Theories of relativity: Donor Conception in the Age of Direct-to-Consumer Genetic Testing

Activity: Talk or presentationOral presentation


In this presentation I drew on preliminary analyses from an ESRC funded-project which crosses disciplinary borders (law, bioethics, sociology, family psychology and medicine) to explore the rapidly-growing market in direct-to-consumer genetic testing (DTCGT). For around £100, DTCGT companies, such as 23andme and AncestryDNA, offer consumers knowledge about themselves and their relationships, ‘revealed’ through their DNA. ‘Ethnicity estimates,’ health-related information and connections with genetically related others are available at the click of a mouse (terms and conditions apply).

Our broader project examines the interaction between people’s everyday family relationships and ‘official’ statutory and regulatory frameworks, both for managing donor conception and for controlling the exchange of identifying information between donors and donor conceived people. Our research engages with law, bioethics, human rights and technology, across time and space, examining the social implications of the legally grey spaces that global digital technologies have exposed. This paper outlines the regulatory context within which DTCGT operates, focusing on selected jurisdictions that have elected to remove donor anonymity (England and Wales, Sweden, Victoria and the Netherlands). We analyse how conceptions of privacy and informed consent are deployed in DTCGT providers’ terms of service. This doctrinal analysis is informed by empirical data from in-depth interviews currently being conducted with UK-based donors, donor conceived people and parents through donor conception which offer insights into the relevance of these concepts and terms of service to the lived experience of those negotiating complex legal boundaries between laws governing donor conception, use of genetic information and data protection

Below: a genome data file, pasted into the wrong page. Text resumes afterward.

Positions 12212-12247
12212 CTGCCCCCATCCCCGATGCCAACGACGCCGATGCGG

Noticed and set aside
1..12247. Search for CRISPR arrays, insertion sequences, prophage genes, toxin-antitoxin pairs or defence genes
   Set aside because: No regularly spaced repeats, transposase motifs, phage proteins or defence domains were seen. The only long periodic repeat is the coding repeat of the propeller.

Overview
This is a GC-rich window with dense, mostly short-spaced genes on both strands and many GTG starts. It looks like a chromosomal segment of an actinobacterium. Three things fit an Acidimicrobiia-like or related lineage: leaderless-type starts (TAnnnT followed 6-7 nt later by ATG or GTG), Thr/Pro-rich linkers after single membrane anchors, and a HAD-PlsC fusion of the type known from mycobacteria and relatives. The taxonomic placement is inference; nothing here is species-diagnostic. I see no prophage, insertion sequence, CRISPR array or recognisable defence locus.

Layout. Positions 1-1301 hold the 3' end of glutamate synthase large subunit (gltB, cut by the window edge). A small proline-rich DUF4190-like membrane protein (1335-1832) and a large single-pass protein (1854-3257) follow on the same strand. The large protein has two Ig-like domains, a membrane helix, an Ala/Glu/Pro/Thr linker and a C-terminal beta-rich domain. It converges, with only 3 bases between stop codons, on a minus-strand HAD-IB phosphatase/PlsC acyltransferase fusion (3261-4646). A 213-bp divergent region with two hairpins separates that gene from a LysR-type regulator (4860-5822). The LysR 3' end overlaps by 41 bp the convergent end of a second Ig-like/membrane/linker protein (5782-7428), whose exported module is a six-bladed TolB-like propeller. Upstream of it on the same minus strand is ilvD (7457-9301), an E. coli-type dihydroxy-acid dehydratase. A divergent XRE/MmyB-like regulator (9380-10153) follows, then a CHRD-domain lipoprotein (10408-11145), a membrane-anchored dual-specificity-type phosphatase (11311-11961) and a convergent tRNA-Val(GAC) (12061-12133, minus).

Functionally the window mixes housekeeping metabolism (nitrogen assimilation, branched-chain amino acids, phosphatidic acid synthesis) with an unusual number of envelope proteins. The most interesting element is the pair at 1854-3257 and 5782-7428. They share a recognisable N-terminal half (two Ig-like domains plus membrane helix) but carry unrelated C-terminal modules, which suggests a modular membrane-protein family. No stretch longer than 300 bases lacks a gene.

Period7 Apr 2022
Event titleSocio-legal Studies Association Annual Conference 2022
Event typeConference
LocationYork, United KingdomShow on map


  • direct-to-consumer genetic testing
  • assisted reproduction
  • donor conception
  • Bioethics
  • privacy
  • data protection